| Workshop


03:00 to 05:00
Level 1, 151 Castlereagh Street, Sydney, NSW, Australia


Date & Time: 2-4pm, 17 Oct 2015 (Sat)
Venue: China Cultural Centre in Sydney
Entry: Free 

Wanna experience the magic of Hunan Intangible Cultural Heritage? Come and join us for the hands-on workshops which will allow you to try four fun hand’s on activities from Hunan including Chang Sha Palm Leaf Weaving, Xiang Xi Miao Frabric Painting, Mei Shan Paper-cutting and Da Bu River Folk embroidery Art.

Changsha Palm-leaf Weaving
It is a unique traditional folk art in South China. It is said that people in the Warring States Period could already make brooms and coops by weaving palm leaves. Craftsmen made raincoats and beds out of palm fibers and later used the fresh leaves to make cute animals. Changsha Palm- leaf Weaving uses the old and fresh leaves to show the dark and light colours, producing unexpected effects.
Meishan Paper-cut
Meishan Paper-cut is a time honored craft used in sacrifice, wedding ceremony, festival, birthday party, interior decoration and shadow play, and gradually evolves into an art form. The most common pattern is “goose” used in wedding ceremony.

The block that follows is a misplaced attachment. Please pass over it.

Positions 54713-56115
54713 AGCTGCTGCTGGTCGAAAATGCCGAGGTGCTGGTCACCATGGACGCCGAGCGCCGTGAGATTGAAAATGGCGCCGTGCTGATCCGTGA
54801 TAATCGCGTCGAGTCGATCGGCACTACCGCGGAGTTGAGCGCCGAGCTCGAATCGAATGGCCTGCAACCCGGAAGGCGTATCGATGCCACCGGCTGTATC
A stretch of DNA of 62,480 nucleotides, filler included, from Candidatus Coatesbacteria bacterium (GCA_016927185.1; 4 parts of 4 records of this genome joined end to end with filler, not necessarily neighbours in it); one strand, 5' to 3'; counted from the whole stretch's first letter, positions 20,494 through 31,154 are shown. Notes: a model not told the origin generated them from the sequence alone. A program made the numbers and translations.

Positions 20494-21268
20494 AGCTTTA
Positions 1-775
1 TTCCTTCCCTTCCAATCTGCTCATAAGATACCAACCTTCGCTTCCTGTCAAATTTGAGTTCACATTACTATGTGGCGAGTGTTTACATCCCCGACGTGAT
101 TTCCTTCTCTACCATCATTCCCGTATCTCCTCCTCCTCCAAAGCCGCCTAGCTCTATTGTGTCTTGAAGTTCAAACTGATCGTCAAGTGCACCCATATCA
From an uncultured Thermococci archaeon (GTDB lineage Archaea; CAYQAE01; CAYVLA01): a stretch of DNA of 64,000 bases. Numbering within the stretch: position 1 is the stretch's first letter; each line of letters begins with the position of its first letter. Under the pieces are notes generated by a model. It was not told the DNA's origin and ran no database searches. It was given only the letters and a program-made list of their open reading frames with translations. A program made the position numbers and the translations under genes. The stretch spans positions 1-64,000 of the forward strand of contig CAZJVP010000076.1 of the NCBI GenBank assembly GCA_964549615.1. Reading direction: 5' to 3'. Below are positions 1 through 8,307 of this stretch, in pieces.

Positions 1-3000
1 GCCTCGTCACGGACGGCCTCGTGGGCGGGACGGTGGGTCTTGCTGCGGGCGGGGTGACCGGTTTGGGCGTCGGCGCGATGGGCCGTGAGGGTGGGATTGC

Dubujiang Quilting Embroidery
Using rags and old clothes as raw materials, it mainly adopts the five colors of black, white, blue, red and yellow. The original modeling art originated from the Ming Dynasty and was prevailing in the Qing Dynasty and the Republic of China period. It is mainly in planar composition but occasionally combines Hunan Embroidery craft, creating some light and stereo effects.
Miao Painting
Miao Painting, also known as the painting on Miao costumes, originated from ancient tattoos. The main patterns involve auspicious dragon, phoenix, commonly seen fish, birds, insects, shrimps, bats, magpies, flowers, mountains, rivers, clouds, the sun, the moon, men, buildings and legendary Gods. It is not only seen on costumes, but also used to decorate the curtain, quilt cover, accessories and so on. It is often used as a token among young people.
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